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A 57-year-old Polish gentleman presented with persistent upper abdominal pain exacerbated by eating. Abdominal ultrasound scan performed in Poland showed a 4.4 cm mass in the region of the abdominal aorta reported as an abdominal aortic aneurysm. Subsequent CT imaging demonstrated a normal calibre aorta, surrounded by a soft tissue mass in conjunction with left-sided hydronephrosis (figure 1). Erythrocyte sedimentation rate was raised at 99 mm/h and C-reactive protein was 43.3 mg/l. Renal function was also deranged (urea 8.7 mmol/l, creatinine 162 umol/l). A diagnosis of retroperitoneal fibrosis (RPF) was made. The patient was referred for ureteric stenting and commenced on prednisolone. Retropertioneal fibrosis is a rare fibrotic reaction, which has an annual incidence of one per 200 000.1 Around 70% of cases are idiopathic but other causes include malignancy, inflammatory periaortitis, retroperitoneal trauma, autoimmune disease, irradiation and certain medications (eg. β-blockers, methysergide, methyldopa).1 The commonest presenting symptoms of RPF are abdominal pain (38%) or back pain (40%).2 The diagnosis of RPF is often delayed because patients are asymptomatic or symptoms are masked by concomitant disease.3 Ultrasonography has a low sensitivity for the detection of RPF. CT scanning allows assessment of disease extent and affect on adjacent organs.3 In a study of 185 patients with RPF 8% were treated with ureteral stenting, 31% with medication (corticosteroids or tamoxifen) and 57% of patients with both.2 In this series, creatinine levels normalised in 68% of cases, and no patients developed end-stage renal failure. Relapses occurred in 12% of patients and 11 patients died.2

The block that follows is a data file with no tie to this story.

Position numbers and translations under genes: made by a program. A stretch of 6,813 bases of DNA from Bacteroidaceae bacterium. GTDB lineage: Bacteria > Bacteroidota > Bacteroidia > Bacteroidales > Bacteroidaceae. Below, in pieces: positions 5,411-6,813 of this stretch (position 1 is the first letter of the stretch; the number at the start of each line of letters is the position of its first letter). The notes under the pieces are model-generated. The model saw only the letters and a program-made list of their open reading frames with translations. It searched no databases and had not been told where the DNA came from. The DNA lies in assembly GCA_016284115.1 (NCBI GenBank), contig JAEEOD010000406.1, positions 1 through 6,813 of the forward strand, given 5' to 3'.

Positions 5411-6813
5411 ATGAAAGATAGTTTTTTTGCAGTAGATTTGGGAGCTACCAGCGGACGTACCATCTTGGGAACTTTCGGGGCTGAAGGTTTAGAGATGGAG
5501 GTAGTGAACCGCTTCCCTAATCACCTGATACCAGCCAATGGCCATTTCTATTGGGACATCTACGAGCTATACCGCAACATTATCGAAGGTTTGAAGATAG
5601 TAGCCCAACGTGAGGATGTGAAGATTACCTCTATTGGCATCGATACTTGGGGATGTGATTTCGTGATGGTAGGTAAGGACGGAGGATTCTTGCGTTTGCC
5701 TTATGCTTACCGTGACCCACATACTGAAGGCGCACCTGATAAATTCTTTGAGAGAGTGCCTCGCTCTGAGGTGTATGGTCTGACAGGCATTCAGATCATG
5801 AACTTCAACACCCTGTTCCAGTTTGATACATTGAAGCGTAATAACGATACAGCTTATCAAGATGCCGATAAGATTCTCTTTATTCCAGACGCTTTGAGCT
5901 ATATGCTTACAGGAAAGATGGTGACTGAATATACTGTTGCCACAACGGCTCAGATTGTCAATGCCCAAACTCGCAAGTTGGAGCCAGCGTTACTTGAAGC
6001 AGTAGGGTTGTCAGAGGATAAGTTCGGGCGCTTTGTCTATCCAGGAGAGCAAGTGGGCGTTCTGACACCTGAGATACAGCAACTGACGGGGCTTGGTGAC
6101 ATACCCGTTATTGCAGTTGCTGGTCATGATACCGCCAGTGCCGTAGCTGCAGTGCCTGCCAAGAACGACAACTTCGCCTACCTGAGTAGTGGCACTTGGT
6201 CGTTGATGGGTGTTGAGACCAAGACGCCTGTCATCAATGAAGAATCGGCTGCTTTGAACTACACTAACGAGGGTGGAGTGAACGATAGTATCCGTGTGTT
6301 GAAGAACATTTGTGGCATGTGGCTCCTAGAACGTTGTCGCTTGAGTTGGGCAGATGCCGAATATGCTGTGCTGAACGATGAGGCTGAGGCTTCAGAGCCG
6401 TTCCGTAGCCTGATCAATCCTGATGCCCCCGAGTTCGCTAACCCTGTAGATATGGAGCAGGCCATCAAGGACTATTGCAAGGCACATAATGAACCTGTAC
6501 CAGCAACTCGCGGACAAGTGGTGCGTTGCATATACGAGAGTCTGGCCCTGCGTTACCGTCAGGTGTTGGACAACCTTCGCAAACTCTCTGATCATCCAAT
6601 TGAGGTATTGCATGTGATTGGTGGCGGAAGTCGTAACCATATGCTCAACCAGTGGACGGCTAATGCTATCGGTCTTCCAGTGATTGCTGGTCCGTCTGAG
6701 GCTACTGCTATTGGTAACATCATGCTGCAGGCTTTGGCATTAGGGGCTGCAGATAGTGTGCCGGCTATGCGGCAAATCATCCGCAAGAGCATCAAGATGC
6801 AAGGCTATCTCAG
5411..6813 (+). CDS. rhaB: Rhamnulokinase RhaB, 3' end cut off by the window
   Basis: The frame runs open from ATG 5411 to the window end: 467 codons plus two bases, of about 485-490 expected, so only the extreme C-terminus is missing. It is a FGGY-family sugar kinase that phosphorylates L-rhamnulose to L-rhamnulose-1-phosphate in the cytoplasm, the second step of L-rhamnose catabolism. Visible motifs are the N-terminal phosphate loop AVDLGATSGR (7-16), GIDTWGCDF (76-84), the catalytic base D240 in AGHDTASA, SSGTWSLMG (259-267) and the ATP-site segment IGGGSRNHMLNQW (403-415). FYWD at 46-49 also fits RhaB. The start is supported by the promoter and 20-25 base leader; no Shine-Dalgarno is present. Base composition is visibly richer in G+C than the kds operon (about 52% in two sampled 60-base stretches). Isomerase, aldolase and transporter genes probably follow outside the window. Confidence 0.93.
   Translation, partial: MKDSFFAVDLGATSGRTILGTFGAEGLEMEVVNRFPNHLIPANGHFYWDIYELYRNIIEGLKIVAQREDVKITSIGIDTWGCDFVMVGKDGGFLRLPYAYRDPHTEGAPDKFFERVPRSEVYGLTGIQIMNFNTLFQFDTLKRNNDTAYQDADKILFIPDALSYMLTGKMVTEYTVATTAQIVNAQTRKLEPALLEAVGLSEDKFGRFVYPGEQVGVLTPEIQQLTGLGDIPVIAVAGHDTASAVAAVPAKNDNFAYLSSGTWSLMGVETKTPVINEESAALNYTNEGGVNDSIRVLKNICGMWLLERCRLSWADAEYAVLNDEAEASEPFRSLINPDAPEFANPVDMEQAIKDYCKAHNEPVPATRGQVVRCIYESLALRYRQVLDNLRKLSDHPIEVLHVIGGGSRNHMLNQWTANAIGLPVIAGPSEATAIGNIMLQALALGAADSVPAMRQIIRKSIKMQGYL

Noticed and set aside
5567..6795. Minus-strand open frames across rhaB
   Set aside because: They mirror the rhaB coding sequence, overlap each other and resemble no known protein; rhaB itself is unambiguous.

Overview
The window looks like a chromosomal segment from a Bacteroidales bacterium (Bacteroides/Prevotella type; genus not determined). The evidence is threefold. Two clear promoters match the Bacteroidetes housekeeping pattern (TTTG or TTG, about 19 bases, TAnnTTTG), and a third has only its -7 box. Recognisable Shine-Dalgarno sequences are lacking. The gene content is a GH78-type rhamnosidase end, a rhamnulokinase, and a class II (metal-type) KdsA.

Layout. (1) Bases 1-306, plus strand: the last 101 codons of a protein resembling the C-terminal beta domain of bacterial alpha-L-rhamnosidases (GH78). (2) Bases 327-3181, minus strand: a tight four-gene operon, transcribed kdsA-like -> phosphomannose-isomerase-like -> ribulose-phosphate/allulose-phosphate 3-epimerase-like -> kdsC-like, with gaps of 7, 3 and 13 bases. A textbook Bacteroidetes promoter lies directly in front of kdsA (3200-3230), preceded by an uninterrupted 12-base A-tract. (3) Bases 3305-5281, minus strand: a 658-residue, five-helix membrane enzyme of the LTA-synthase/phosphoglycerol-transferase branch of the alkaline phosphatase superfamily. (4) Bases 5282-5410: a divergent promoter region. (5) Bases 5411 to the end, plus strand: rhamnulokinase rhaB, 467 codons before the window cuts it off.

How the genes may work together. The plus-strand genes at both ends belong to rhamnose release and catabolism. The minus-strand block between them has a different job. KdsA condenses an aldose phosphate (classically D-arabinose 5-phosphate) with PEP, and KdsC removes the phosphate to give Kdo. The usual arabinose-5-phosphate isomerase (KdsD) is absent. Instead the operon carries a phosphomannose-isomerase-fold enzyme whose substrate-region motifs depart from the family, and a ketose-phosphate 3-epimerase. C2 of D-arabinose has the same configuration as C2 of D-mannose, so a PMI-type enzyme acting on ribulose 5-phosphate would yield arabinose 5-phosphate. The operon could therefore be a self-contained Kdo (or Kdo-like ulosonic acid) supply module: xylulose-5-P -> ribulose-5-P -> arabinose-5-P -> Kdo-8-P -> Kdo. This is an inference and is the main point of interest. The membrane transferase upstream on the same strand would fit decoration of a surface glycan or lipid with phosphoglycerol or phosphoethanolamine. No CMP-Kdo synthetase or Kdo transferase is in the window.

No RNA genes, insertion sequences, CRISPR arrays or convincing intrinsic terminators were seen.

Competing interests None.
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